The project began last year with the demolition of the garage roof. The concrete walls of the garage turned out to have a lot of structural damage, and my mason brought his crew in and did a lot of work restoring the structure. Only when that was complete were we able to do the roof framing — 2x12s, 12" on center, designed to support a lot of weight. The roof surface was done by the beginning of winter, and final details in the spring.
My wife and daughter left for India at the end of May, and I swung into action almost immediately.
The framework is made of pressure treated wood. Most of it I scavenged, but midway through the project I capitulated and drove to the Borg and got some more lumber. Once the 2x4s were attached to the 4x4s with screws, I drilled larger holes and put in big heavy carriage bolts.
Note the shingles that form the inner surface of the planter box, preventing the pressure-treated wood of the framework from coming in contact with the soil. The gentleman doing the shingling is an old friend who is widely known in Indian music circles as a master instrument-builder. He had never worked with pressure-treated pine before (not much call for that in the world of Indian musical instruments) and commented, "You know, Warren, this is without a doubt the shittiest wood I have ever used in my life." Indeed.
The inside of the planter boxes. The bottoms alternate between pieces of scrap mahogany decking which I was given five or six years ago, and empty spaces, where the water reservoirs will go.
Preparing the plastic tubs. Cut a hole in the middle of the lid with a hole saw; cut two slots at each end of the lid for the capillary fabric.
The bottoms of the planter boxes have heavy black plastic as a backing surface for the capillary fabric. As long as pieces of capillary fabric touch one another, they'll transmit moisture.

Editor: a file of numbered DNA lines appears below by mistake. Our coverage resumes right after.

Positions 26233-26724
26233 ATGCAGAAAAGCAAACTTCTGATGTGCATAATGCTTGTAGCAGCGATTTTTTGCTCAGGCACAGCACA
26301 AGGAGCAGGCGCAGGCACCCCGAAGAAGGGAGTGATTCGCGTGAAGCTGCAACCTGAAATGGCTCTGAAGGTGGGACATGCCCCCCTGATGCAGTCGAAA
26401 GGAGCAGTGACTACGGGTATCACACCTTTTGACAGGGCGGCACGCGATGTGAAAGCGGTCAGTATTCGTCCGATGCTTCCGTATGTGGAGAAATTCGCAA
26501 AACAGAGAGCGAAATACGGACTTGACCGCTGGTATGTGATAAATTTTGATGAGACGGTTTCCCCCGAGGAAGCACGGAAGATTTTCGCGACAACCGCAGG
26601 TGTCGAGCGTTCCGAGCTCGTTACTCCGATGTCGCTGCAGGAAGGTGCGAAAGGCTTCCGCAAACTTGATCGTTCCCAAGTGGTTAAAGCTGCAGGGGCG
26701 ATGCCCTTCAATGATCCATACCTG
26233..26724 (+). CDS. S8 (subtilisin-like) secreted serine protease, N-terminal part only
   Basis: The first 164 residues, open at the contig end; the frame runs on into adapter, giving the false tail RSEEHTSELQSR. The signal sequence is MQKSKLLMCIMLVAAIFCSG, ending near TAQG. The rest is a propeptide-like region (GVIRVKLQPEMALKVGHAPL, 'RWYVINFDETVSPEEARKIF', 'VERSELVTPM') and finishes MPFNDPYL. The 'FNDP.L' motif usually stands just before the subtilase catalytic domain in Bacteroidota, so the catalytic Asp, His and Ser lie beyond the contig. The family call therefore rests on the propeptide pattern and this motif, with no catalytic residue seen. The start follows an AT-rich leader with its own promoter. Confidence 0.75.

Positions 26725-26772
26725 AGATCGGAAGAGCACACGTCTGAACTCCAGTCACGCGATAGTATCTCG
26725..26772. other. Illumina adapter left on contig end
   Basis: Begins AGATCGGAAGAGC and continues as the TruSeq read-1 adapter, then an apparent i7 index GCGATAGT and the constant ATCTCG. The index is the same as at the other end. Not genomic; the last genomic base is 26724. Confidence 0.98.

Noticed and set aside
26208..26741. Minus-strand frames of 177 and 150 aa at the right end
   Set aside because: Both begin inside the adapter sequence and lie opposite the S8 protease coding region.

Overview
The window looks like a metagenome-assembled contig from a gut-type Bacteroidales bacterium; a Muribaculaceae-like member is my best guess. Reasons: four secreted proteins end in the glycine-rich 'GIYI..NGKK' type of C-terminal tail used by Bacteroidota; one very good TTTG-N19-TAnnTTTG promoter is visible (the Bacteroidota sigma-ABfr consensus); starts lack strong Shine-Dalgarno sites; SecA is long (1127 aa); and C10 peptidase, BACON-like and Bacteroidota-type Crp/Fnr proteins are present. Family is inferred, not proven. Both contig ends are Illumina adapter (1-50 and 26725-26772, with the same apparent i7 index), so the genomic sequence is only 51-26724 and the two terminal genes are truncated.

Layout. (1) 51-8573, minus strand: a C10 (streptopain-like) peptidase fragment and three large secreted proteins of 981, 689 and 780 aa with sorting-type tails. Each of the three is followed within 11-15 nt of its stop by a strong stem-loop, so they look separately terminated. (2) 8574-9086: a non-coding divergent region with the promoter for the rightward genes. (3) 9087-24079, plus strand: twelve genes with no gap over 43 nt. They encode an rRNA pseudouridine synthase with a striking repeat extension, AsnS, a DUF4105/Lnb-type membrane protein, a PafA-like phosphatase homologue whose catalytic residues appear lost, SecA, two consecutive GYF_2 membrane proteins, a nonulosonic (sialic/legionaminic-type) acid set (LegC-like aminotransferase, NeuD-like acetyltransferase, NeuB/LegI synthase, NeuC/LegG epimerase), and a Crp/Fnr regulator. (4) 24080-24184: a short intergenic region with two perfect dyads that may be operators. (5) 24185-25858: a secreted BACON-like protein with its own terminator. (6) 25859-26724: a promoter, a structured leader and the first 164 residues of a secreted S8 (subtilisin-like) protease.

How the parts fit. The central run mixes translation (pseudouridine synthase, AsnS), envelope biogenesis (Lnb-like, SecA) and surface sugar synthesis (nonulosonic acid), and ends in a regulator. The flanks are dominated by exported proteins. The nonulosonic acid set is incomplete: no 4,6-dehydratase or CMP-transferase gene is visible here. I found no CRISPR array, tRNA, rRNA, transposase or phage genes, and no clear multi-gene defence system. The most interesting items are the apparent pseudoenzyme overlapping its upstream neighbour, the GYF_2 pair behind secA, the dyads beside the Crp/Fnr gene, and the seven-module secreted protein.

Once the tubs and capillary fabric are in place, the inside of the planters has been lined with the backing material, and the fill tubes have been positioned, I started adding dirt.
Once the dirt was in, I began adding plants. I had constructed grow-boxes in previous years and have been starting all my own seedlings in late winter. I get my seeds from Fedco. From March to June, my office looks like the Little Shop Of Horrors; there are hundreds of plants under grow lights in every corner of the room. When the weather gets a little warmer, I move them to the tiny attached greenhouse at the corner of our house, where they can get sunlight.
The greenhouse. I found four sliding glass doors that were being thrown out and enlisted a friend with a truck to help me get them back to the house. 18 months later, they became the main walls of the greenhouse. The smaller windows I made; I've been collecting glass for years. The roof material I bought from a DIY greenhouse supply outlet.
The plants like living on the garage roof. There's lots of sun, and they get steadily fed from below, so they're doing well. I top-water a little bit, but not too much.
I made trellises from old PVC pipe, bracketed onto the sides of the planters. Holes through the pipe support stretched garden twine, to which the plants are secured.
Now my daughter can walk on the garage roof, and I don't have to worry that she'll accidentally fall off the edge. I haven't tried counting up all the plants, but I'm pretty sure I've almost doubled my growing space.
Yellow Feherozon pepper / A nascent pumpkin
Okra / Green pepper / Green beans / Tomatoes
As I said, we'll probably never get off the food grid entirely. But all our produce is as locally grown as we can manage. This year we'll have enough to trade — we have friends who keep chickens, so maybe we can get some eggs for some eggplants.
There is enough to do in the garden that my daughter and her friends can come and help. She is excited at the thought of digging potatoes. In the fall we will start homeschooling/unschooling, and she'll be pretty involved in harvest activities.